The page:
The problem for Cersei now is that she is without allies.  Sure she has the Frey’s but their days are numbered.  In the books she has more, but they have yet to make their appearance as supporters in person.

When the Lannister and Tyrell armies marched on the Sept, they believed that they could not use force to free Marg and Loras.  The Sept was surrounded by citizens who had turned to the Faith for help the crown no longer provided its people.  During Cersei’s coronation, there aren’t any riots, and there are people in the throne room watching, but none look happy.  The city is in shock right now, but I anticipate that is going to change during season 7.


Before Jamie returned to Kings Landing, he was at the Twins, with the Frey’s.  Walder was celebrating his victory over House Tully.  Jamie was still in “get home to Cersei” mode.  Bronn points out that here are several serving girls eye-f@cking him, and he pays them no mind.  However, one catches his eye, sparking curiosity more than attraction.  That leads Bronn ask, “Not blonde enough for you?”

Bronn leaves with two of the girls, and Walder takes a seat next to Jamie.  Walder pisses Jamie off over his comments regarding the Blackfish dying while fighting.  Walder also makes a comment about them both being Kingslayers, not caring what people think of them.

The insinuation that he and Walder are the same angers Jamie.  Jamie killed Aerys because he had.  Which makes coming home to Cersei succeeding at Aerys’s plan in his absence, an even bigger deal to him.

The next day around noon, Walder waits for Black Walder and Lothar in the hall.  He flirts with the serving girl from the night before.  She puts a pie in front of him.  He asks her where his sons are.

It’s just the two of them, alone, in the hall Robb and Catelyn Stark were murdered in.  The serving girl tells him that his sons are there, right in front of him.  He’s confused until she points to the pies.  Frey pies.  The inspiration for this, (and its book version), is drawn from Shakespeare’s Titus Andronicus.




In the novels, it is the greatly underestimated, and underrated, Wyman Manderly that is behind the Frey pies, in Winterfell during the Ramsay Bolton/fArya wedding.  Book fans were disappointed that Frey pies didn’t make it into the drastically different Ramsay/Sansa wedding.  Here, it feels like lip service.

What makes Wyman’s Frey pies so amazing, is that, unlike the spoon feeding we get on the show, the reader has to read between the lines, so to speak.  And it isn’t Black Walder and Lothar who end up in the pies, it’s Symond, Rhaegar and Simeon.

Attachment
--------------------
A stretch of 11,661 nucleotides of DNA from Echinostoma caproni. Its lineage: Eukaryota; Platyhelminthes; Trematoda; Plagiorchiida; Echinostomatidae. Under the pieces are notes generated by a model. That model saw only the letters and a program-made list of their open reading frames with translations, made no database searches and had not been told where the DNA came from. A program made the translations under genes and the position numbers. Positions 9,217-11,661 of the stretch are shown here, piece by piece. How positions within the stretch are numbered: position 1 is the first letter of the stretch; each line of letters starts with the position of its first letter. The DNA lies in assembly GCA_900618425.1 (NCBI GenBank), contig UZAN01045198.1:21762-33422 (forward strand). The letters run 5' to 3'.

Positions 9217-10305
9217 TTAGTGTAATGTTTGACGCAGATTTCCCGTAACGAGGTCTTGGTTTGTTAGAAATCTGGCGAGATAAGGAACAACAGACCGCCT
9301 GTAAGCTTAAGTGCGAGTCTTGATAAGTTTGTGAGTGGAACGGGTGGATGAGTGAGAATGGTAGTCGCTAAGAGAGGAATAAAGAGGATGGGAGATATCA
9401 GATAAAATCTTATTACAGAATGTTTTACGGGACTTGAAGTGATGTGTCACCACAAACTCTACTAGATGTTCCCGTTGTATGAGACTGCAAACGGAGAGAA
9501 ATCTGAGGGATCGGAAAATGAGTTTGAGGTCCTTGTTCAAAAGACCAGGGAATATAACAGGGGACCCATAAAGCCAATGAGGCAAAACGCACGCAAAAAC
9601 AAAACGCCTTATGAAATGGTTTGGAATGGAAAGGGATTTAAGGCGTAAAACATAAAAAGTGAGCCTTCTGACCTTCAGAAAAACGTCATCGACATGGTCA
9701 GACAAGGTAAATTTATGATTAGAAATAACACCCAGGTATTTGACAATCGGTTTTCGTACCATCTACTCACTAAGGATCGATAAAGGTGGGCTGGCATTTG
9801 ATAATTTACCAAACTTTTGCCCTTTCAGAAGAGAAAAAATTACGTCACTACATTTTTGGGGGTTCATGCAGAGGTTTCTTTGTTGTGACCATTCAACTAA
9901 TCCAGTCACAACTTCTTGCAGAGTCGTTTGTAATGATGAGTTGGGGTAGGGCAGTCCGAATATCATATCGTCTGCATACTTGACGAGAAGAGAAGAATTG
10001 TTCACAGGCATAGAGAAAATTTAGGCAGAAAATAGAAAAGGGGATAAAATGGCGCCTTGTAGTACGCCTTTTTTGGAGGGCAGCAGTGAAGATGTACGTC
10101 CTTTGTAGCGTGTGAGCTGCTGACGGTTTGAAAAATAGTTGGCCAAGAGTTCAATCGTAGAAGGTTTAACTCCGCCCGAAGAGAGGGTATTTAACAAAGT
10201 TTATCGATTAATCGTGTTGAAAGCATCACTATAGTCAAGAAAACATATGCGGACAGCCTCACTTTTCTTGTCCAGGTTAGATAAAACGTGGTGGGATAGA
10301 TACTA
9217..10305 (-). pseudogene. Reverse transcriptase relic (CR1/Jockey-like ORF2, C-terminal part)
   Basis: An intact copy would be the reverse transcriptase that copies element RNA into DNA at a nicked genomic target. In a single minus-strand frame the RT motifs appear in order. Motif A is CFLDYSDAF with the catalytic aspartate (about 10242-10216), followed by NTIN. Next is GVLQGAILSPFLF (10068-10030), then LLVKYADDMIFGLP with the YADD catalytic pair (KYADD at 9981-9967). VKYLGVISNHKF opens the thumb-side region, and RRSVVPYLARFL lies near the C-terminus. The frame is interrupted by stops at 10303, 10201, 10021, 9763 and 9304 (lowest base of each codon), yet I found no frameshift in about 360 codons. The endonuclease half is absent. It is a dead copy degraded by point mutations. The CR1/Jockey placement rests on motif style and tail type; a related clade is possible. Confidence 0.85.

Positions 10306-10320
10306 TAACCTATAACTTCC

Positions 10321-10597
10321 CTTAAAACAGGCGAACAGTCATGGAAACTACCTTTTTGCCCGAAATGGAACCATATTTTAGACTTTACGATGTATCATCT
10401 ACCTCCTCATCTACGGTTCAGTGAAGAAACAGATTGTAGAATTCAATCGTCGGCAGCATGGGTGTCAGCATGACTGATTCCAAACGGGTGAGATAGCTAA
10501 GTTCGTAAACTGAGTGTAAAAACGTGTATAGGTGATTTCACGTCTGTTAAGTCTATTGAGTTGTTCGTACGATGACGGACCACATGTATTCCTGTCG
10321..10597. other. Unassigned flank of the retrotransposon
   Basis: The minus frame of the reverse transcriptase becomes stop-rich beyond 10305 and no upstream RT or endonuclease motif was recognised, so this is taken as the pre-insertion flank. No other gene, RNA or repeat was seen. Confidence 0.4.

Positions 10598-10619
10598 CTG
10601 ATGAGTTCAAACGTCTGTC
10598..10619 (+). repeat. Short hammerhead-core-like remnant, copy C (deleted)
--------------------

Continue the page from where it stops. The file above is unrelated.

The best part of it all, is that Wyman asks Abel the Bard (who is Mance in disguise), to sing the song Rat Cook, and then he then eats the pie himself.  Several pieces.  All the while, being the most unassuming looking threat imaginable.  It’s much more satisfying than Arya’s version of Frey pies, Walder’s death aside.



When the girl removes her face and reveals herself to be Arya, it’s satisfying as a viewer, but predictable.  And the question is, where did she get the face?  Is she still a Faceless Man?  If so, how?  And who was the girl she killed to get the face? 

Arya couldn’t even kill Lady Crane, who had been promised to the Many Faced God, it’s doubtful that it’s in her character to kill a random serving girl.  Did she steal the face from the Hall of Faces?  Once an assassin, always an assassin? S

he took out three people from her list, which is great, but the how’s and the plot holesare many. 


Sam and Gilly finally make it to Oldtown, and it is gorgeous, as it should be.  Sam is unable to completely enter Maester training, as there is some bureaucratic bullshit to deal with. The Citadel, home of knowledge, has not received knowledge of Jeor or Aemon’s death.  Sam is, however, allowed to roam the library.

Poor Gilly. She may be gone soon, as Sam looks at those books in a way he has never looked at Gilly.  That is, if he stays.  When they arrived in Old Town they saw the white ravens leaving the Citadel.  Sam may not have time for anything other than reading up on how to defeat the White Walkers.


In Winterfell, Jon prepares to have the Northern Lords into the Great Hall to discuss the future.  Mel enters, and he tells her he wasn’t able to sit with his family at the table.  This isn’t the case, and when it happened during Robert and Cersei’s visit in season 1, it was addressed as a one time occurrence.

Davos enters, and it’s surprising he doesn’t kill Mel then and there, he’s furious.  He tosses her the stag he found in the ashes with his Westerosi eagle eyes. She’s affected by this, but gives him her  reasons for burning Shireen, and Davos is made aware for the first time that Stannis and Selyse were in on her death as well.  Why Davos would ask Jon for permission to kill Mel, and why Mel felt he had the authority to banish Mel, is beyond me.

The show has decided to omit Robb’s will, which may have named Jon Lord of Winterfell, because at the time of it being written, both Bran and Rickon were presumed dead.  Jon is not even Lord Commander any more.  If anything, he’s a Night’s Watch deserter, which is punishable by death (and one of the reasons behind his stabbing in Dance– he has decided to ride South on Winterfell after receiving the infamous pink letter.

That death technically freed him from his service, but do the others know that it happened?

Image courtesy of HBO
Image courtesy of HBO

Jon and Sansa meet later, and Jon informs Sansa he has made the Lord’s quarters up for her.  She wants Jon to have it, and it’s touching to hear that Sansa considers Jon as much of a Stark as she is.  Is this Sansa legitimizing Jon?  Eh, probably not yet.